CHICAGO -- Cubs manager Joe Maddon was hopeful before Game 4. In the first three games of the National League Championship Series, everything had gone the Mets' way, from Daniel Murphy to pitching to baserunning. The Cubs needed to reverse their luck, so he brought back the magician.
Murphy continued his amazing run, hitting a two-run homer in the eighth, and Lucas Duda drove in five runs to power the Mets to an 8-3 victory and a sweep of the NLCS. The Mets are headed to the World Series for the first time since 2000, and they will face the winner of the Royals-Blue Jays American League Championship Series, which the Royals lead, 3-2.
The magical season at Wrigley is over. Chicago posted the third-best record in the Major Leagues, winning an unexpected 97 games, yet the Mets' young pitching overpowered the Cubs' young hitters in the NLCS.
In late June, the Cubs had lost five in a row when Maddon invited a magician to perform at Citi Field. The Cubs proceeded to sweep the Mets and win seven of their next nine games. But the odds favored the Mets in Game 4 of the NLCS. The only team in MLB history to rally from a 3-0 deficit in a best-of-seven series was the 2004 Red Sox, who rallied to beat the Yankees and then sweep the Cardinals in the World Series.
"The lesson to be learned here now is that they've learned how to win this season," Maddon said. "They've learned how to win at the Major League level. They were participating in the playoffs, with only four teams left, which is pretty impressive at their point of development. For me, at this point, it's been one big positive.
"You're not going to race all the way through and nail it down. You're going to have your struggles. I think our guys have done a great job of dealing with it. I can see it in their faces, I can see it in their eyes."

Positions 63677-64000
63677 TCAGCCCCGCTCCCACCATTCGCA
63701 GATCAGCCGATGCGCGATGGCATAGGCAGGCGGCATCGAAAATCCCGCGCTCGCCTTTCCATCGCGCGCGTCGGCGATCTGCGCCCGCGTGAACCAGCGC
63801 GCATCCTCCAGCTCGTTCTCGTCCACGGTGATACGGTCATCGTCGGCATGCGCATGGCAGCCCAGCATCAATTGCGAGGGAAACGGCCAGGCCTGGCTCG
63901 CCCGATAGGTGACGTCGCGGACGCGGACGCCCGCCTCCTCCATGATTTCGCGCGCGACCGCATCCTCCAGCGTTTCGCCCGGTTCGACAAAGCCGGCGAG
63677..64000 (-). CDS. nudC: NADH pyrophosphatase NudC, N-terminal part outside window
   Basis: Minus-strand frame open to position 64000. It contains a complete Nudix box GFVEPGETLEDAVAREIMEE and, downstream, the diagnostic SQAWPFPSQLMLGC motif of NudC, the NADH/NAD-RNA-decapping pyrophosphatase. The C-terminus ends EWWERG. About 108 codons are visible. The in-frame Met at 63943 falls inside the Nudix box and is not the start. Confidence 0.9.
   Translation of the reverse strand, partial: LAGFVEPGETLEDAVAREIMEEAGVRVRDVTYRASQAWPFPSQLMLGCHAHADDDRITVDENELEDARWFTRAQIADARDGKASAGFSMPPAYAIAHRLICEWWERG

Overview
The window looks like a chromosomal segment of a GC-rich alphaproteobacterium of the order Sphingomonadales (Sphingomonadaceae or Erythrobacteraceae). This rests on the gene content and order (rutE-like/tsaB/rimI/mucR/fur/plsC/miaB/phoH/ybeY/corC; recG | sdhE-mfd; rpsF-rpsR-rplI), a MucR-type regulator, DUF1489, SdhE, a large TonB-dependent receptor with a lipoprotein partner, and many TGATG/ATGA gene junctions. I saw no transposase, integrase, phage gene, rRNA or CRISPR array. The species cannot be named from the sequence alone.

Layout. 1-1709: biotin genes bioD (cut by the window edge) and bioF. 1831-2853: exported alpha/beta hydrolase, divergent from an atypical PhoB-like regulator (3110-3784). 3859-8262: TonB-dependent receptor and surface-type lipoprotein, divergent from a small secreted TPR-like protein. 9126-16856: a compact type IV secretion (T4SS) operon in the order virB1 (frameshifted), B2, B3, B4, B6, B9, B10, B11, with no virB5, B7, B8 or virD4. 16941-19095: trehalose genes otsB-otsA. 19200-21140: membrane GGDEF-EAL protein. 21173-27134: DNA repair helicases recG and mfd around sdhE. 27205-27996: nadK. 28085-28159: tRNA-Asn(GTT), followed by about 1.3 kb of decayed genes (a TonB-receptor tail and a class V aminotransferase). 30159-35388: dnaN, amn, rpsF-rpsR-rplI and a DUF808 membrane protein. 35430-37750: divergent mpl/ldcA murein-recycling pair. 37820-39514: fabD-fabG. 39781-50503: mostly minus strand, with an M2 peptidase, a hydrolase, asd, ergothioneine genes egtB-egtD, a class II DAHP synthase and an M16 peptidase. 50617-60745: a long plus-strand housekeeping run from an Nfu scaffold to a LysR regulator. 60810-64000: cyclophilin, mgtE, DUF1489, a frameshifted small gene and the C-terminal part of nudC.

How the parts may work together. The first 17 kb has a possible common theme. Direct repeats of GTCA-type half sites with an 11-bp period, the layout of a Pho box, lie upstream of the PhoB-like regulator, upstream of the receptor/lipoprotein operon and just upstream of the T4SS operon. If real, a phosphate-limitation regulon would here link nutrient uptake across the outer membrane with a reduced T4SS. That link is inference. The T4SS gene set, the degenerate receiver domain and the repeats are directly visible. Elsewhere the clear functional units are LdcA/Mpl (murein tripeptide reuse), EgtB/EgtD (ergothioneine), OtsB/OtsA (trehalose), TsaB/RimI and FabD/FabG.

The 2015 season was supposed to be another development year for the young Cubs. Instead, the talented group fast-forwarded the calendar.
"It validates the entire organization," Maddon said of the 2015 season. "It validates the scouting and development, it validates what we did in Spring Training this year just to get to this point to win over 100 games this year. When everything's said and done, we've won over 100 baseball games this year in the regular season and postseason. That's not easy to do.
"Everything that's occurred this year validates all that has been put in place prior to this year. I've said it before, I feel very fortunate to be part of this because I was not responsible for any of the heavy lifting."
In his first season as manager, Maddon guided the Cubs to a 24-win turnaround from 2014, the best in baseball. But there's more work to be done, and in February and March, there will be an emphasis on situational hitting, on doing the little things to win a game.
"You want to have our hitters understand the ability to do other things," Maddon said. "They're young. They're really a group of young, inexperienced hitters. ... They'll get better at it. I know we talked about it in Spring Training, and it'll be something we'll address in the future. When you get to this time of year, it's always nice to be able to do different things."
The postseason provides Maddon with a teaching moment.
"The thing that occurs now is that we're all here together doing this, so next year when you want to preach something about maybe the little things in Spring Training and point out what occurred last October, it actually helps a lot," he said. "Guys who have never been through it before, and you talk about the little minutiae, it doesn't really resonate with them sometimes. Now, having gone through this, getting the bunt down, hitting the cutoff man, being in the right position, whatever, it's an easier sell."
Next up? Getting the Cousin Eddie ready for the trip home. Maddon's recreational vehicle has been in the shop. It needs new windshield wipers, the air conditioning has been troublesome, and there's an issue with the window shade. The water tanks have to get filled, and it needs a new hose for the septic area.
There was music playing in the Cubs' clubhouse after Wednesday's loss.
"It's a tribute to Joe's success in keeping them loose and focused, and his game management," said Cubs chairman Tom Ricketts, who passed through the clubhouse to shake players' hands and say goodbye. "It's a tribute to guys stepping up and starting to live up to their potential. It was a great year off the field, too.
"We just have to keep moving forward, whether it's the ballpark or the team. We're starting to get better and better every year. We're heading in the right direction."